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Crime Reform Bills Feature Heavily in Texas’ 2021 Legislative Agenda

Crime Reform Bills Feature Heavily in Texas’ 2021 Legislative Agenda

Crime reform bills are again prominent in the upcoming legislative agenda in Texas. It remains to be seen how many proposals will eventually become law.

The Texas District & County Attorneys Association, an advocacy group for prosecutors, recently noted of about 800 bills already filed ahead of the 2021 legislative session in Texas, 33 would create new crimes and 17 increase the punishment for crimes already on the statute books.

Criminal justice will take the driving seat in Austin when legislators return in January. The George Floyd Act, proposed by state Rep. Senfronia Thompson and Sen. Royce West, prohibits chokeholds and requires police officers to step into a situation when excessive force is used by another officer, reported KXAN.

The news report noted Texas already has over 2,000 criminal offenses. Many of the bills are unlikely to pass. Many gun control measures filed by Democrats have little chance of success. Only 820 or over 7,000 bills submitted to the last legislative session became law.

Some criminal justice advocates support crime reform bills that focus on fewer crimes with more specific punishments.

Marc Levin, chief of policy and innovation the conservative-leaning criminal justice reform body Right on Crime, backs legislation that focuses on addressing violent crime. A spike in offenses like homicides has gripped Dallas in recent months, leading Governor Greg Abbott to call state police into the city.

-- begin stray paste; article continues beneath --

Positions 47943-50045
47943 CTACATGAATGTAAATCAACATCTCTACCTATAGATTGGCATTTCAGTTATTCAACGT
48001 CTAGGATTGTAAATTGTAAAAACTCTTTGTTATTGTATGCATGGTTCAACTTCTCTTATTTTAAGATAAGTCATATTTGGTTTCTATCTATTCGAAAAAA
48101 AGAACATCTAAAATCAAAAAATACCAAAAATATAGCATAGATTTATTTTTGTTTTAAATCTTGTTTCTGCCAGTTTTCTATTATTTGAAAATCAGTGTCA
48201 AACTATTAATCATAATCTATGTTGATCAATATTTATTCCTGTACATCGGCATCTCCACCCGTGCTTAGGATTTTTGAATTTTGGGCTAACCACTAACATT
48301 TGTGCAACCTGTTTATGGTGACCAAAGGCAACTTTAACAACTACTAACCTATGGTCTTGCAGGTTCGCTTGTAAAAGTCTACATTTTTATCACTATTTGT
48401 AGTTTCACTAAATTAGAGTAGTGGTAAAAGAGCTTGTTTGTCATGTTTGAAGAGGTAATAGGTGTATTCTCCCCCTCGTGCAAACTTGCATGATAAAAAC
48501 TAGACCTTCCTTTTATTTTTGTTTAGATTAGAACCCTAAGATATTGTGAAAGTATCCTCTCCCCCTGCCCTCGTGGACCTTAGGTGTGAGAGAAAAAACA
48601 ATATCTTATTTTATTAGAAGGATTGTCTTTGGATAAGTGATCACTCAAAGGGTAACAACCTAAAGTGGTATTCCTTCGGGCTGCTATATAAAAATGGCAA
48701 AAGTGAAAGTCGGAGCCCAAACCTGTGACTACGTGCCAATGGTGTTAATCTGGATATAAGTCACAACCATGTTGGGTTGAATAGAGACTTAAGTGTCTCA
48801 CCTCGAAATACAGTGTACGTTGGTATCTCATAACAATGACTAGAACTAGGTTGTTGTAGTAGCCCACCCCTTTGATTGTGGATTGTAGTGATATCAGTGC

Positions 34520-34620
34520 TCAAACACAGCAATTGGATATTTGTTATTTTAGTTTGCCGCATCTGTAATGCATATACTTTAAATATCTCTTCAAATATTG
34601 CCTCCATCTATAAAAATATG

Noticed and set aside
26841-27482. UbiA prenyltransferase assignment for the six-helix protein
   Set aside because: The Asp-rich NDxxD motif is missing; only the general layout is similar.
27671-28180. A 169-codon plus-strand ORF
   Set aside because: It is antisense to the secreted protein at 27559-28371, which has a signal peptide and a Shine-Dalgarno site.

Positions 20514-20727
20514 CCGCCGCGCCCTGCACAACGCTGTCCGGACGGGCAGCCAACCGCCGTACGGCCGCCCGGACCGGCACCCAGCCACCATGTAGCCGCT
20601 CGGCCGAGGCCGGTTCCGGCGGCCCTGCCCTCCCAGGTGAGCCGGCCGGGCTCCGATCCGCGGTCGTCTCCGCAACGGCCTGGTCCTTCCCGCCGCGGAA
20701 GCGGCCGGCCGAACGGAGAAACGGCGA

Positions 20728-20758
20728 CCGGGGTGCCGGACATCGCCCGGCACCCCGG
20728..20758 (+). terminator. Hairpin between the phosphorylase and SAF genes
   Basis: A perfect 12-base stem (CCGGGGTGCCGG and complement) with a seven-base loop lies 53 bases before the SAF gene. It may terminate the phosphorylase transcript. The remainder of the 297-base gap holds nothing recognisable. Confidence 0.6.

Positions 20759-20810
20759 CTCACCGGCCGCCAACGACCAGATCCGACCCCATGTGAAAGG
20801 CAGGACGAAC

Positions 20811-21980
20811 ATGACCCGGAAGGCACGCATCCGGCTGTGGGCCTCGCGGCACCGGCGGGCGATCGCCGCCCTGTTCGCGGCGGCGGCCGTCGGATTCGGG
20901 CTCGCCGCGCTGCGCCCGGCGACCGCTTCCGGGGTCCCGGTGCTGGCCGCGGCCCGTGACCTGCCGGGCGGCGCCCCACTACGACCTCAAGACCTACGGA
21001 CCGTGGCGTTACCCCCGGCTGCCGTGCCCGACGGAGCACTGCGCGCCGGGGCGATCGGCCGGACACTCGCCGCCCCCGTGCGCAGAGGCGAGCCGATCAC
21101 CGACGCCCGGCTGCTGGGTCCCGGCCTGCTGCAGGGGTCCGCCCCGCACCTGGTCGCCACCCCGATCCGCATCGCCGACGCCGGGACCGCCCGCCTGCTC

State Rep. Gene Wu, a Democrat from Houston, told KXAN legislators take up about 25 new crime measures each session. He believes the decriminalization of marijuana will focus heavily on the forthcoming agenda. Statehouses across America are legalizing small quantities of marijuana, often on the backs of popular votes.

Wu wants to see fewer people incarcerated. “If we are no longer in love with just locking everyone up for everything, let’s make that true,” Wu told the station.

Major crime reform bills often fail in the Texas legislature. Lawmakers entered the 2019 session hopeful that they could shake up bail procedures, drug policy, and the death penalty. No major crime reforms were forthcoming.

Recently, a bipartisan group of representatives in the House joined forces to form an issue-based caucus on criminal justice reform.

Cash bail practices have been ruled unconstitutional by federal judges, but legislation to reform the system failed in 2019. A proposal to limit arrests for offenses such as minor traffic violations and theft of property valued at under $100 also fell apart.

Thompson, the co-author of the George Floyd Act, said Texas has over-criminalized society.

“I’m happy that we’re going to be able to come together and have some consensus on some issues that have plagued us for a long time,” she told the Texas Tribune.

Texas has many offenses and state courts often hand down harsh penalties. Our Dallas-based criminal defense team represents people who are charged with robbery, drug crimes, sexual assault, and a wide range of other federal and state crimes in Texas. Please call us at (214) 720-9552.